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Family Groups Encouraged To Speak On Alcohol Laws

20 October 2009

Family Groups Encouraged To Speak Up On Alcohol Laws

Family First NZ is encouraging family groups and community organisations to make submissions to the Law Commission as part of their review of the liquor laws.

“The culture of harmful drinking amongst some New Zealanders has massive consequences for families and children,” says Bob McCoskrie, National Director of Family First NZ. “If we really want to tackle important issues like child abuse and violence, including family violence, the harm of alcohol abuse is an obvious place to start.”

“Every report I have read regarding child abuse and family violence says that alcohol abuse is a major contributing factor. A child is hugely at risk when an adult is under the influence of alcohol, and a recent survey by Massey University found that more than half of our sexual and physical assaults occurred whilst the offender was under the influence of alcohol. Our teenagers are binge drinking at an earlier age, and our health and justice system is clogged up with the fallout from our drinking culture.”

“In 1989 and then again in 1999, the politicians increased the availability of alcohol in our communities with more alcohol outlets and increased trading hours, lowered the drinking age, and have since failed to respond to the concerns of families regarding the harm of alcohol despite glaringly obvious problems.”

“The Law Commission review is our opportunity to demand changes in our liquor laws which will better protect families.”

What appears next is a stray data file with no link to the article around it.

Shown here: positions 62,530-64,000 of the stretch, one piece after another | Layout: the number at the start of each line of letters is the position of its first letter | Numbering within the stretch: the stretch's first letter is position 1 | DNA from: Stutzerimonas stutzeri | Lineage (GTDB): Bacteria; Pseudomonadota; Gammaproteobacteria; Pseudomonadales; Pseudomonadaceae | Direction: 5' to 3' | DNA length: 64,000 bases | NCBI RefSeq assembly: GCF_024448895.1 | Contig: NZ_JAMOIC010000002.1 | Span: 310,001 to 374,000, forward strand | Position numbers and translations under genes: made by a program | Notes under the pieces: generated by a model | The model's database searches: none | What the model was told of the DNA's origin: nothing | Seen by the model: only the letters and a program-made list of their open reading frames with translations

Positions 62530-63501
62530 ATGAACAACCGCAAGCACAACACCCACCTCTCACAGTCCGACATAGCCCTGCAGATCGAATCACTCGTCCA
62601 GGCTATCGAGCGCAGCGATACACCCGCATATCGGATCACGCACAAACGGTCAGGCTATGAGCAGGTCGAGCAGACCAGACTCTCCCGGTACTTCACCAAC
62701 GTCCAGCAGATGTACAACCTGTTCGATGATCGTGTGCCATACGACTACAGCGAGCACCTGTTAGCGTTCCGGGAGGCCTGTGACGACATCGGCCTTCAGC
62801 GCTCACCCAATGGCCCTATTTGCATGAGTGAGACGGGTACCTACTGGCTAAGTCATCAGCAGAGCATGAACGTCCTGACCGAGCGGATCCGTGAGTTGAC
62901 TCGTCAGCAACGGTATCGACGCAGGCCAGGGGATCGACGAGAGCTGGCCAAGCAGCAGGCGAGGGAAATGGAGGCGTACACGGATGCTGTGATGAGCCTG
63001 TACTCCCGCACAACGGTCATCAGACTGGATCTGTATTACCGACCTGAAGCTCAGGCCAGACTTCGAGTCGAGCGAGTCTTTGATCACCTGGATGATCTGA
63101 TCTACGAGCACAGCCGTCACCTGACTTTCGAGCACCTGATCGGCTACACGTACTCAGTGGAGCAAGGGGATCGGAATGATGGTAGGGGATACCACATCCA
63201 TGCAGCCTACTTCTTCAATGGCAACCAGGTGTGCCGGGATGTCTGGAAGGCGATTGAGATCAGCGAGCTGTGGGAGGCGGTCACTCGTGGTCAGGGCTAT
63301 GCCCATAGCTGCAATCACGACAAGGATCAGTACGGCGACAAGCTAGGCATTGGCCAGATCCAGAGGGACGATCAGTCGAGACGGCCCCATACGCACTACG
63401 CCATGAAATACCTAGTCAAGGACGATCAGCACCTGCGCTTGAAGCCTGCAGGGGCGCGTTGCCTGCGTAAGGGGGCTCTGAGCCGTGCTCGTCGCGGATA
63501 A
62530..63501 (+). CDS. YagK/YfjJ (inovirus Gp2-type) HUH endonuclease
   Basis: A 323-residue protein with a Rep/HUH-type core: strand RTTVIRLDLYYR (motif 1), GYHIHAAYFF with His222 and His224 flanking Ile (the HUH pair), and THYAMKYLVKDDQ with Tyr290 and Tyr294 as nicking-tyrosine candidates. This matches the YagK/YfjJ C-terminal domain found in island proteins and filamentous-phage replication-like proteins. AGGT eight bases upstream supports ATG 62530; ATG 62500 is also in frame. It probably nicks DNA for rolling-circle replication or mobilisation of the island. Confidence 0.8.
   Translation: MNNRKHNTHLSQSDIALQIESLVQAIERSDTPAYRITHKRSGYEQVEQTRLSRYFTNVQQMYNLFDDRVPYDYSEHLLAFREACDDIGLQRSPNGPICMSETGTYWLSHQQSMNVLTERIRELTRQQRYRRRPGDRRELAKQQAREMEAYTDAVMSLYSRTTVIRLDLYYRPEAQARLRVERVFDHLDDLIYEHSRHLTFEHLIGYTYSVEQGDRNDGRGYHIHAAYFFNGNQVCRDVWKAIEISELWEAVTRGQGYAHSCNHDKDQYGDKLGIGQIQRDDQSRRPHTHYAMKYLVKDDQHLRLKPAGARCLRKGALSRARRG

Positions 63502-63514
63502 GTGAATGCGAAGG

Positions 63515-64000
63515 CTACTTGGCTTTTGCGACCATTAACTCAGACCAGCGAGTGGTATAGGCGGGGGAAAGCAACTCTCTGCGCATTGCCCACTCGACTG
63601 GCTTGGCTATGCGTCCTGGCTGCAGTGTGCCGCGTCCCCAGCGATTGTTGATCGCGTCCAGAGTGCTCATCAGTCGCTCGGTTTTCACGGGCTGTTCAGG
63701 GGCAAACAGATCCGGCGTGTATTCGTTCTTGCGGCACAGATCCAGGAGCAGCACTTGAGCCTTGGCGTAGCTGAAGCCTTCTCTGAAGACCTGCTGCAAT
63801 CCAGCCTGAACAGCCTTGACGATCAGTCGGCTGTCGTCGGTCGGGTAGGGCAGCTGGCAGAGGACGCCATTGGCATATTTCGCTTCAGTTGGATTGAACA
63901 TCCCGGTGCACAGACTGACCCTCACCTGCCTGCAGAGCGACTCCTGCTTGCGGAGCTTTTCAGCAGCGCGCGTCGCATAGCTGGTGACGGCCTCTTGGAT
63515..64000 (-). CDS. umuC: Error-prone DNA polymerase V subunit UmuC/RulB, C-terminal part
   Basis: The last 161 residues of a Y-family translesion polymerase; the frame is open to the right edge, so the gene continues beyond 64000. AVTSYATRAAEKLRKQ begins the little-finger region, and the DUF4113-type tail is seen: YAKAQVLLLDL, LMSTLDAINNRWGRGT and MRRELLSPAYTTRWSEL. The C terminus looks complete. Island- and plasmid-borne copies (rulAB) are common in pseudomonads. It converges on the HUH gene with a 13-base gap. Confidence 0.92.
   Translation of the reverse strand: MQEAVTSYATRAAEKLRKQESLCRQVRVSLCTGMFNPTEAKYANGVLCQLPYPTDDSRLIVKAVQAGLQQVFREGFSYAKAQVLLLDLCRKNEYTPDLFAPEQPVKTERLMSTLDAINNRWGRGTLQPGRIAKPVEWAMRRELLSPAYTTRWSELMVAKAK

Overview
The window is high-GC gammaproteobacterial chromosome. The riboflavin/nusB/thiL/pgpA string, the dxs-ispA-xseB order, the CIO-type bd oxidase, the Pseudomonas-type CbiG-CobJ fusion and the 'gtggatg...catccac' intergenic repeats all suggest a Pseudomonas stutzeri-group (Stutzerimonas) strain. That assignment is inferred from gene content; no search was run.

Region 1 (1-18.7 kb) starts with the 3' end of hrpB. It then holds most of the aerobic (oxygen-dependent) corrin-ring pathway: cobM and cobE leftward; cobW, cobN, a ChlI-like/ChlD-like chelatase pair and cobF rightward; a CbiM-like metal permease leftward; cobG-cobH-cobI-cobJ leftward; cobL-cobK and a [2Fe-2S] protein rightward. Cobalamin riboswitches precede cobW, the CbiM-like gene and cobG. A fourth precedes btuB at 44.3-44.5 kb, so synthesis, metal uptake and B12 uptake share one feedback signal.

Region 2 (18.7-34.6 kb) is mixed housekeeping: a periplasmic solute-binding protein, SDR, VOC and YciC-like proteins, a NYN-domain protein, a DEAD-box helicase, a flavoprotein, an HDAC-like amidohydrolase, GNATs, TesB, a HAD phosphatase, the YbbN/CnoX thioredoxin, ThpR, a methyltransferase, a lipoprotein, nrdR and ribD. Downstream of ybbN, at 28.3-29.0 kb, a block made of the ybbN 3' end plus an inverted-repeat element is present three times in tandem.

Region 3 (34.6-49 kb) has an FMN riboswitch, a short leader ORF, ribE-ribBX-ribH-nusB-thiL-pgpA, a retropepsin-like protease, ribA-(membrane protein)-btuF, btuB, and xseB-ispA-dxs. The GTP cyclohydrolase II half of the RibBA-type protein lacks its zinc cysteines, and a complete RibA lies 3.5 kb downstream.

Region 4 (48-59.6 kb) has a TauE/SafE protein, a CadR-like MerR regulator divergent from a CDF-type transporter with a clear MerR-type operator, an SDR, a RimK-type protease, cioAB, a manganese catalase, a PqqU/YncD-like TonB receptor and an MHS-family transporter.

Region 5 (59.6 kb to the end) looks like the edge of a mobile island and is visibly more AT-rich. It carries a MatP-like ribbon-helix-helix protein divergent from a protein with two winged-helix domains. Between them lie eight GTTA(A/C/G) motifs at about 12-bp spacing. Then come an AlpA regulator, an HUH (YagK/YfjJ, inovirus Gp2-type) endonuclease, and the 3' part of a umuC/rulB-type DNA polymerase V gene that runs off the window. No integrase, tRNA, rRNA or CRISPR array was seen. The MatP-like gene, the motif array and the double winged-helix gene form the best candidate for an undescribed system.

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Family First is supporting the general thrust of the Law Commission’s own review of the laws and is joining the call for the reduced marketing and advertising of alcohol, reducing alcohol accessibility and trading hours, raising the tax on alcohol, raising the drinking age, stronger penalties for selling to underage, penalties for public drunkenness, and increased treatment opportunities.

“We also want health warnings on alcohol products and advertising which has worked so effectively with tobacco use,” says Mr McCoskrie

“Community and charitable organizations working in the community and with families will be well aware of the harms of alcohol abuse amongst both adults and teenagers and within families. We are pleading with them to speak up and join our call for laws which address some of the serious social problems which have resulted from our liberalised laws over the past two decades.”


READ Family First NZ Submission


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